Coffee, tea and chocolate came in to England right around the same time. WOW what a culture shock they must have gone through! What must it have been like to have caffeine like that back then?
I will be focusing of course on the coffee house. Coffee houses started popping up about midway through 17thcentury England. The first coffeehouse in London was opened in 1652 in St Michael’s Alley, Cornhill.
Taverns had of course existed centuries before. Taverns were required to provide food, drink and lodging. This brought about much drinking and merriment. This brought about a certain level of behavior that the social elite would/could not participate in.
Coffee houses were different. Serving new “modern” exotic drinks a higher clientele began calling upon them. The well heeled and intellectuals began frequenting these coffee houses imbibing in part for the “restorative nature” of coffee. This attracted people from various religious and political view points.
Coffee houses were places where lords mixed with commoners and one could read the papers of the day and ideas were spread and business conducted. In fact Lloyds of London was started in Lloyds coffee house. The vaunted London Stock Exchange was started in Johnathan’s Coffee House. In fact it has been noted that such luminaries of the day as Roussea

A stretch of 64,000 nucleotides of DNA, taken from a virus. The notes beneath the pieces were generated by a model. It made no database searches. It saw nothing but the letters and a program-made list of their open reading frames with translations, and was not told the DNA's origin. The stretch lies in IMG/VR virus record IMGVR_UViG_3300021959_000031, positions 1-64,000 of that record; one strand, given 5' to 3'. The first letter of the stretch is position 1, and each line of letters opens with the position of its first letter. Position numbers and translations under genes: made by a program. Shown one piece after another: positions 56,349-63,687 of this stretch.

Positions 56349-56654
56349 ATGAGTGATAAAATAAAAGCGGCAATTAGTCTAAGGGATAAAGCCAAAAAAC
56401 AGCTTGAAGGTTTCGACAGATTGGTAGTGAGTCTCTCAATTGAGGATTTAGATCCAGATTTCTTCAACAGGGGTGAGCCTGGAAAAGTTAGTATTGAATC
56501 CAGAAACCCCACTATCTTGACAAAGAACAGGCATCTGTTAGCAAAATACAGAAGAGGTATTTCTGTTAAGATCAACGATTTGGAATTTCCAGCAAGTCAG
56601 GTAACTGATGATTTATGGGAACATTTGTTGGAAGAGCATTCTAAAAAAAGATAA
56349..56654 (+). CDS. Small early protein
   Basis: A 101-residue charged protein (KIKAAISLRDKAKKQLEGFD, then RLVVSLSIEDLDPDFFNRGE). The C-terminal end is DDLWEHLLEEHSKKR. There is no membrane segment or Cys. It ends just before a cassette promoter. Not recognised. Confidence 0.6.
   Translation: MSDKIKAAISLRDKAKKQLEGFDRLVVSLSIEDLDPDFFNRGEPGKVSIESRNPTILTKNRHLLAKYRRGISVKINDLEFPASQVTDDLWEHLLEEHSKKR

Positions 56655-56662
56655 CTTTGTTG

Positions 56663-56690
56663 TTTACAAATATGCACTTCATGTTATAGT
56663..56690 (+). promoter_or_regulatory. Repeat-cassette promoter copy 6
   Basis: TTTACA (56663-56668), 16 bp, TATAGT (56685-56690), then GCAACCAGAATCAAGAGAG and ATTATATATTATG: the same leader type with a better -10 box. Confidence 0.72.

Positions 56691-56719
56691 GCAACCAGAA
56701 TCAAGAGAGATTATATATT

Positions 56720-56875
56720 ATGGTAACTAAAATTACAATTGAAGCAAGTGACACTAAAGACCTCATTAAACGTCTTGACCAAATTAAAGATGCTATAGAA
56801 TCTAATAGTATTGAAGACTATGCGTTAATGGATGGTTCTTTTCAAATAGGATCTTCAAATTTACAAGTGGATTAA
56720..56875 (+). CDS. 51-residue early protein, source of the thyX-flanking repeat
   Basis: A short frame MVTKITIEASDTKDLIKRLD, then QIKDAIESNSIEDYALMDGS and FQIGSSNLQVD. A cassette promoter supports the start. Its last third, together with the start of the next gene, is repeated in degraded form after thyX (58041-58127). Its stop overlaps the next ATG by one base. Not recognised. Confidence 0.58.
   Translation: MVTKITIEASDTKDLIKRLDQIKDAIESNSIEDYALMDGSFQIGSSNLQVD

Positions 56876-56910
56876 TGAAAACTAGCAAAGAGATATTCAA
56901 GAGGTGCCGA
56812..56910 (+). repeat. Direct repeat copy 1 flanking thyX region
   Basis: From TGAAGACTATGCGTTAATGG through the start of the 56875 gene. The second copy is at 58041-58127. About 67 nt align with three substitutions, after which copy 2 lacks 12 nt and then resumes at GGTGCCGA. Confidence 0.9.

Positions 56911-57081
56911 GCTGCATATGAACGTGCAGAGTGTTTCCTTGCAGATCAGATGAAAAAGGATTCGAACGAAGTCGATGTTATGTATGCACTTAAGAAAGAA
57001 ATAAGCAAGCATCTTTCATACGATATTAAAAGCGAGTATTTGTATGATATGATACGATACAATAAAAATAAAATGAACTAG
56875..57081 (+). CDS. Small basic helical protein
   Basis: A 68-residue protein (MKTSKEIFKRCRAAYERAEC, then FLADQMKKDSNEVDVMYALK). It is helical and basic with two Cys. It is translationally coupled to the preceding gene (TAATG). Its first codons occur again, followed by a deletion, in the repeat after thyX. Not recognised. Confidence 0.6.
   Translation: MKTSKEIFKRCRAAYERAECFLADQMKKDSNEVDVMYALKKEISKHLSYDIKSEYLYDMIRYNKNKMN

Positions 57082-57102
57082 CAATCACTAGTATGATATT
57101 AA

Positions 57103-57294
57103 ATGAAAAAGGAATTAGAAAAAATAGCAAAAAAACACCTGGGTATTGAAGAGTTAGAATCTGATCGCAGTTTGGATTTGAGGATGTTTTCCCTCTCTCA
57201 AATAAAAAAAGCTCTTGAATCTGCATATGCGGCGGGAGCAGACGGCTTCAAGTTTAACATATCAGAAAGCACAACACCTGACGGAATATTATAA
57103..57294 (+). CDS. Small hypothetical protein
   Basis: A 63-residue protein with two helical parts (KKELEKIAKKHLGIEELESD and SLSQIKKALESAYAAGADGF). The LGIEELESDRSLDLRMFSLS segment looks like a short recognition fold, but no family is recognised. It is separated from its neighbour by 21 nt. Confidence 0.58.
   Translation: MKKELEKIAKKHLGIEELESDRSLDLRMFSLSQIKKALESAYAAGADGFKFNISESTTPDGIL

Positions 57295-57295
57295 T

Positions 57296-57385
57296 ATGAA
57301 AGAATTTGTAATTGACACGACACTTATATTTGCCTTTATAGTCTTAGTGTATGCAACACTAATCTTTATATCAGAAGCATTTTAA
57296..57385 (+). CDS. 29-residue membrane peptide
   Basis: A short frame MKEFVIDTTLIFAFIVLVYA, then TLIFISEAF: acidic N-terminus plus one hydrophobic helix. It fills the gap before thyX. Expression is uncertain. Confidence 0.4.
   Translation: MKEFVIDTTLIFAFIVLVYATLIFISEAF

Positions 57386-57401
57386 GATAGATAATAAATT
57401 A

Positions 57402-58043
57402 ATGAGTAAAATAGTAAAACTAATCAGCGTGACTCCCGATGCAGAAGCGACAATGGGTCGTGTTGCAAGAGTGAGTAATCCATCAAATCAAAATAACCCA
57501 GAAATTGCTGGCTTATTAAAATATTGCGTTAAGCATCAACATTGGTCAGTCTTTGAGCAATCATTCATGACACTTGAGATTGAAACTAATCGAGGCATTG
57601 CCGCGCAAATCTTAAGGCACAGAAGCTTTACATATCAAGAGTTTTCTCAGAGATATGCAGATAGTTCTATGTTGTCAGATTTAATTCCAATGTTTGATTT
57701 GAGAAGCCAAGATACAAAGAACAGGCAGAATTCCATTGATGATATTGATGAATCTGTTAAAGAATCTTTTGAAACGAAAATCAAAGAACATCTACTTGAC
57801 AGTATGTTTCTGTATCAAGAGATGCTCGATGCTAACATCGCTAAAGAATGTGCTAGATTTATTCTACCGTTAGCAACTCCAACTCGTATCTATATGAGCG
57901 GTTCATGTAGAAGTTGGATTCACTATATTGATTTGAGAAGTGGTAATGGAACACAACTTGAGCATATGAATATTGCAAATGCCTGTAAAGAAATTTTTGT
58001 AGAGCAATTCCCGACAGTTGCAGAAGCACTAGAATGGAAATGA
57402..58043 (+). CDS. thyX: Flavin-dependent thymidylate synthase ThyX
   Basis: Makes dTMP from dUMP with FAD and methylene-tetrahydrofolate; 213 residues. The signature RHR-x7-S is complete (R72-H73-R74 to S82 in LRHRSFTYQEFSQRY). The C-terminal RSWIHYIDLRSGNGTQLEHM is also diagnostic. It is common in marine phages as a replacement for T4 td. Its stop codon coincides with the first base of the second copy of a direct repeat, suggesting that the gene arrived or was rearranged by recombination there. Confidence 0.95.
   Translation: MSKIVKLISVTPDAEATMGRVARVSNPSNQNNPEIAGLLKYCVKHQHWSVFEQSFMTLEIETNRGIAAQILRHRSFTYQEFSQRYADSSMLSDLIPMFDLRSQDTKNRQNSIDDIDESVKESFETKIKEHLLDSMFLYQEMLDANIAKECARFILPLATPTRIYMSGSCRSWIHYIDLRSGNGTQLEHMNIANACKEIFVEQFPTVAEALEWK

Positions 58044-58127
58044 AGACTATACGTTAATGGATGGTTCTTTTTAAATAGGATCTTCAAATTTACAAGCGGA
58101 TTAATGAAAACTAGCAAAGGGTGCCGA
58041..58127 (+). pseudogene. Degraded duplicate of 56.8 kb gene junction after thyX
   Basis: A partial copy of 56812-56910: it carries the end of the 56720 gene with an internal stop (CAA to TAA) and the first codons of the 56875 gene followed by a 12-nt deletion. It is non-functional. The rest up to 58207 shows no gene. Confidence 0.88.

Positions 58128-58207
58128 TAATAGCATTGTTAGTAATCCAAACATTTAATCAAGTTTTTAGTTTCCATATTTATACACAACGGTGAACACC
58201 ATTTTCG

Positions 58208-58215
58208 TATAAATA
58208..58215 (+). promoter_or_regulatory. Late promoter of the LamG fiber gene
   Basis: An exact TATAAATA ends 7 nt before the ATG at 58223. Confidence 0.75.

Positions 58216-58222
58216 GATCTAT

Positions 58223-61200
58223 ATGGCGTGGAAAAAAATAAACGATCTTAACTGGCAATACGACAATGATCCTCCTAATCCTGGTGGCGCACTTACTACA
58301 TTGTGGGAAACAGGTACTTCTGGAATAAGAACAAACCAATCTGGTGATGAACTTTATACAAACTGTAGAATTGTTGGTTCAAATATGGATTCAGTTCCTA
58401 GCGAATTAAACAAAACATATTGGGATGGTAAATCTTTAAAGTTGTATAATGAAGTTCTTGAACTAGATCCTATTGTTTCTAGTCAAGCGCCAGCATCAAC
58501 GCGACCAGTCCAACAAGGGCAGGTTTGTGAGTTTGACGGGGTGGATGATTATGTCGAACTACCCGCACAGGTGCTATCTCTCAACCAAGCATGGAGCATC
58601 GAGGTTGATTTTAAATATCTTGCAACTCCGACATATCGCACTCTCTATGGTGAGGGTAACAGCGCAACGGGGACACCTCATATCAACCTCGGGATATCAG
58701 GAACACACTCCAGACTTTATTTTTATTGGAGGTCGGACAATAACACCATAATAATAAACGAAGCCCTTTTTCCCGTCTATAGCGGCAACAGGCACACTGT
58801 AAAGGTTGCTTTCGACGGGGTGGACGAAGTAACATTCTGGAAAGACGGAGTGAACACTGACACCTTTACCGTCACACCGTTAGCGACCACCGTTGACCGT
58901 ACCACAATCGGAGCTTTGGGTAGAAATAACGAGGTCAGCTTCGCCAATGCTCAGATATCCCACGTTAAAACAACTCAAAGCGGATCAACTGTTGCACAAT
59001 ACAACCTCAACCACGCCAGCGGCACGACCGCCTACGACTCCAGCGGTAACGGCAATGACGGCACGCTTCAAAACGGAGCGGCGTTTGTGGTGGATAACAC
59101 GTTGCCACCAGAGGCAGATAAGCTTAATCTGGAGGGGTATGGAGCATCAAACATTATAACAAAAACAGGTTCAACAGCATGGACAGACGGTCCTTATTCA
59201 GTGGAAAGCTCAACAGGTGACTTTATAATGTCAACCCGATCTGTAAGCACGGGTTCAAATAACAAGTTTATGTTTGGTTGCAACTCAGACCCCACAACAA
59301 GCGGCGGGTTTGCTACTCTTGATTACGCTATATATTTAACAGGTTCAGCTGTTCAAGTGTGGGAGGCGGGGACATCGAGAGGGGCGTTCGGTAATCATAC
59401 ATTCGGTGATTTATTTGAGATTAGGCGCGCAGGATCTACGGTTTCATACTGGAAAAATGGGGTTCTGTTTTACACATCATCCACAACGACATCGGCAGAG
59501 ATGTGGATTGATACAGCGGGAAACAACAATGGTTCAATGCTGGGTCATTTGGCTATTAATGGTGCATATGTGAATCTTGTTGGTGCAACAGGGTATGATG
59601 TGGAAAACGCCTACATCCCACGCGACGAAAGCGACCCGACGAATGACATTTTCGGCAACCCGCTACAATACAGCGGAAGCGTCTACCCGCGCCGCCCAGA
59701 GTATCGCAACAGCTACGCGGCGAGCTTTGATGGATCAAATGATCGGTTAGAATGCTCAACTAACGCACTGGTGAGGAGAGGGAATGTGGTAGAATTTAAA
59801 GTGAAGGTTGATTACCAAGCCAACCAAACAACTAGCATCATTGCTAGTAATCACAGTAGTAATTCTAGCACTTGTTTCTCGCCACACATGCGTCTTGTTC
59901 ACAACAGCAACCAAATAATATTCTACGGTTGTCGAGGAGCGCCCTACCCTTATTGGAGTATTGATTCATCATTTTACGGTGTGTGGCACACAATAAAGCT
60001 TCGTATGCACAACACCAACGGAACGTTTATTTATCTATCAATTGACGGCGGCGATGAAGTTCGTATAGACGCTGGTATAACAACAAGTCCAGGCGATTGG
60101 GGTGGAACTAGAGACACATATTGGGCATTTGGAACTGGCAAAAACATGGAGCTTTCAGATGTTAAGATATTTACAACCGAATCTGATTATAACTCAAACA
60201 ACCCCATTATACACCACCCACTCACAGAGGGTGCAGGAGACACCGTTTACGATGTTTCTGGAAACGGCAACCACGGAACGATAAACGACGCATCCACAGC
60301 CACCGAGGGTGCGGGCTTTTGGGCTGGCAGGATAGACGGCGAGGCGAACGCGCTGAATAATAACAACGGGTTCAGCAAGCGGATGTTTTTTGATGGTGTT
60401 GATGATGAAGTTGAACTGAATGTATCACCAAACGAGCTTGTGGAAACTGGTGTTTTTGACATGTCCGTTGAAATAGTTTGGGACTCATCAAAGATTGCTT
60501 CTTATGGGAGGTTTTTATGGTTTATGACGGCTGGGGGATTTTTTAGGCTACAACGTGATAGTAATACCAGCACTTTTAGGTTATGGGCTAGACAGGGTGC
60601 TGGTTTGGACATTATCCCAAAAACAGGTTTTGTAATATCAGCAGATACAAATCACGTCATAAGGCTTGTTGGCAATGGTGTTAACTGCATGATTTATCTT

Putting this in perspective for you and I. This was in large part the place where the whose who met to discuss matters of the day. These were men capable of moving minds and doing great things. Christopher Wren, Robert Hooke and John Wilkins were known to frequent coffee houses. Wren as most know did a fair bit of work rebuilding London after the great fire of 1666. All of those men were founding members of the Royal Society (preeminent scientific minds of the day). These minds would read their ideas, expand on them, debate them, all within view of the public. Influencing any number of individuals.
So really, the coffee houses in England started out with a heck of a bang. I discussed in a previous post that we don’t have coffee houses anymore. We have coffee shops. Purely mechanical and commercial. Now you can see what I was thinking with that post. There is an entire history to coffee (of course with the myth of Kalid) that comes before English coffee houses. The English coffee house in particular had huge tremendous impacts on western culture. So I started there. More on the rest later.